The converters : Crayford Engineering TR7 Tracer

Crayford Engineering sought to produce an interesting variation on the TR7 theme, and ended up hatching out this little beauty. The Crayford TR7 Tracer looked awkward, and only one survives, but it’s a fascinating might-have been…


The hatchback Triumph that wasn’t

Crayford TR7 Tracer (1)

By the mid-1970s Crayford Engineering had established itself as one of Britain’s foremost producer of estate and convertible versions of mass-produced cars. When the company turned its attention to the Triumph TR7, it might have been expected to produce a convertible, given its expertise in the field.

However, this wasn’t to be – frustrating as BL’s own drop-top would not arrive for several years. And as we all know, the Triumph TR7 looked a million dollars one it had been shorn of its awkward turret top. However, instead Crayford came up with this rather awkward-looking sporting estate, developed in 1976-1977, and in doing so, created this rather interesting misfit, which it called the Crayford TR7 Tracer.

Although it wasn’t a looker (far from it), it was interesting and potentially practical. As well as the extended roofline and narrow-opening hatchback, the Tracer gained a folding rear seat, making it a 2+2, and making it slightly more practical than the car it was based upon.

Tracer was no Lynx – and neither would make it…

Crayford TR7 Tracer (3)

Interestingly, the Tracer’s extended roof and opening rear end were a concept that mirrored what Triumph Engineers were putting together at Canley. The company’s own three-door, 2+2 version of the TR7, codenamed Lynx, was rushing headlong towards production – and it wasn’t exactly an oil painting itself. However, neither this nor the later Triumph Broadside project ever saw the light of day.

Crayford had hoped to build the car in decent numbers, as the car had been commissioned by BL dealer Page Motors Limited (hence the logo on the side of the car), but it wasn’t to be. Despite several motor show appearances and appearances in various car magazines and annual guides, it never got off the ground, perhaps a victim of its own unhappy styling.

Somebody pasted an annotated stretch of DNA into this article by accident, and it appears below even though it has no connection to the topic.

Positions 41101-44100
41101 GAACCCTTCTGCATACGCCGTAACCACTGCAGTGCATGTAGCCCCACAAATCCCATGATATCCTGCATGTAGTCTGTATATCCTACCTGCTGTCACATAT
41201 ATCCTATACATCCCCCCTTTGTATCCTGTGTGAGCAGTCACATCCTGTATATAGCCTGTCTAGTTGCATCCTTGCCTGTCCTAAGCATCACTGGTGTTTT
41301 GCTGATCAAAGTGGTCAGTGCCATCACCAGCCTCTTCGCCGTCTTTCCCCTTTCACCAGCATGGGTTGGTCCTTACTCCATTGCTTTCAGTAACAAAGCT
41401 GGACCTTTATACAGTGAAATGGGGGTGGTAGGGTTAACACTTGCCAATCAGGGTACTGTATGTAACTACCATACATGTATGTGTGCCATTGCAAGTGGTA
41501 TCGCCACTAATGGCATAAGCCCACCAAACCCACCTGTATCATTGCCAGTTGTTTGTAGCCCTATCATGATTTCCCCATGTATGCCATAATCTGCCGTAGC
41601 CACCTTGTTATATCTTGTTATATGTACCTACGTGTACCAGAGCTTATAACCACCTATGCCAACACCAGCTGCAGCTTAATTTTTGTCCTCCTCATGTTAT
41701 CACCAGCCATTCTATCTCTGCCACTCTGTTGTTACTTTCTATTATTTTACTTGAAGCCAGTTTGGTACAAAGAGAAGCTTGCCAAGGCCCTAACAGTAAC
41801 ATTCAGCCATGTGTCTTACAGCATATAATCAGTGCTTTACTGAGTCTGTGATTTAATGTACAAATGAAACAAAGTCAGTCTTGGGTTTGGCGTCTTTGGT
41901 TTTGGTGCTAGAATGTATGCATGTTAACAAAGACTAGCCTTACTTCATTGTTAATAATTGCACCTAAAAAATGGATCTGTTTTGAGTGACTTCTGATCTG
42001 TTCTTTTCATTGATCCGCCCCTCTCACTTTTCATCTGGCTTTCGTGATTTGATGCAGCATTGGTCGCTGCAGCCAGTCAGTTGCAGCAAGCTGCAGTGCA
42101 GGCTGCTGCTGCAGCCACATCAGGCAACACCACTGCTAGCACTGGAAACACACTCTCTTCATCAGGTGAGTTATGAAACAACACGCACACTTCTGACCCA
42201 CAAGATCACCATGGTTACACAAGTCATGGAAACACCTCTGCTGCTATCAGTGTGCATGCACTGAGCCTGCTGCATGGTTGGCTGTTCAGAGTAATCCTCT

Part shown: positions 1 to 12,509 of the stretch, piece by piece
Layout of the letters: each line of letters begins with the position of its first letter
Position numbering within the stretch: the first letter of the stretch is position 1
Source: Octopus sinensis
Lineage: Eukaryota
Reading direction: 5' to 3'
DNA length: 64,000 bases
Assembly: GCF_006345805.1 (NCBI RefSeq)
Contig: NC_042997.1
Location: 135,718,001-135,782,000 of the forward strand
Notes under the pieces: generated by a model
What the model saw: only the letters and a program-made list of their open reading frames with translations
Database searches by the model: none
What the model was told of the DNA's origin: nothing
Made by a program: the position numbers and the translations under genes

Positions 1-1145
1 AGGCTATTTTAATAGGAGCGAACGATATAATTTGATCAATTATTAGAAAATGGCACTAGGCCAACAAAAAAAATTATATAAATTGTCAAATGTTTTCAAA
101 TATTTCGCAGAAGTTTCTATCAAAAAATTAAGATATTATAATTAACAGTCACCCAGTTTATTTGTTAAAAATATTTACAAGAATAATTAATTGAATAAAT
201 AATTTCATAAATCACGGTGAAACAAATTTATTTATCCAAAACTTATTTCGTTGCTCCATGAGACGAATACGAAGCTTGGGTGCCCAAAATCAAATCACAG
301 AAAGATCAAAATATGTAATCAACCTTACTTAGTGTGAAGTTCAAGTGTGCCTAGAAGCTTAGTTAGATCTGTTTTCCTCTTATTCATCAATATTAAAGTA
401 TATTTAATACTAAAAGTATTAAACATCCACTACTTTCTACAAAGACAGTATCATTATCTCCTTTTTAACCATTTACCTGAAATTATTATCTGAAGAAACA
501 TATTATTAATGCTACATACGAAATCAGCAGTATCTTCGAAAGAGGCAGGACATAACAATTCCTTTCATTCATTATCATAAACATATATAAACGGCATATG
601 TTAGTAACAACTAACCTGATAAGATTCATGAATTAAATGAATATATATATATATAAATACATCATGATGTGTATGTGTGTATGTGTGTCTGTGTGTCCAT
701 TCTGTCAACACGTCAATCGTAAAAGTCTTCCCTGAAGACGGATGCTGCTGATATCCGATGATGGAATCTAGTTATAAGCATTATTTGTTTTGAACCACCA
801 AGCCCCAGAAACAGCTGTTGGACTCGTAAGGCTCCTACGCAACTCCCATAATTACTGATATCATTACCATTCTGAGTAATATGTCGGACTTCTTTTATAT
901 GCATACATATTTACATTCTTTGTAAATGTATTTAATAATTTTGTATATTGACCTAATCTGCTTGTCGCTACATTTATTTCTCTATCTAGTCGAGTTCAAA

Had the Tracer ever entered production, it would have had it tough. It would have needed to deal with the internal competition as well as the infinitely better-looking Reliant Scimitar GTE and Lancia Beta HPE. However, the project folded after only a handful of prototypes had been completed and just one example survives today.

Crayford TR7 Tracer (2)

Declan Berridge

Without Declan’s hard work, this site simply wouldn’t exist. An avid car enthusiast with a fleet including two ADO16s and a pair of classic Fiats, Declan’s choice of classics is second to none…

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12 Comments

  1. I quite like it – shame BL didn’t take the idea and put it into production. With the v8 it would have sold like hot cakes, especially with a split fold rear seat.

  2. In my view the standard hard-top TR7 always looked very awkward, although the soft-top is much better. This is somewhere in-between. A bit more continuity from the rear edge of the door to the rear window would’ve improved things massively.

  3. The Tracer would have made an interesting and more modern alternative to the Reliant Scimitar, and could have taken on the Lancia Beta HPE in Europe. Also by 1980, the quality was much better and the TR7 was maturing into a decent cut price sports car.

  4. To me, the Tracer looks a bit ugly from the 3/4 rear views. I preferred the Lynx which could have been a Capri rival in those days? Neither to be of course

    • @ Hilton D, maybe if the rear windows were improved, it would look good. HPEs did have a fair size following in the late seventies with the Reliant Scimitar and Lancia Beta HPE being popular. Also a TR7 HPE with a two litre engine would have been cheaper to run than the V6 Scimitar.

    • The joke at Rover at the time was, it was called tracer because they just traced round the Escort convertible. Tomcat was thus named because it would piss on everything……

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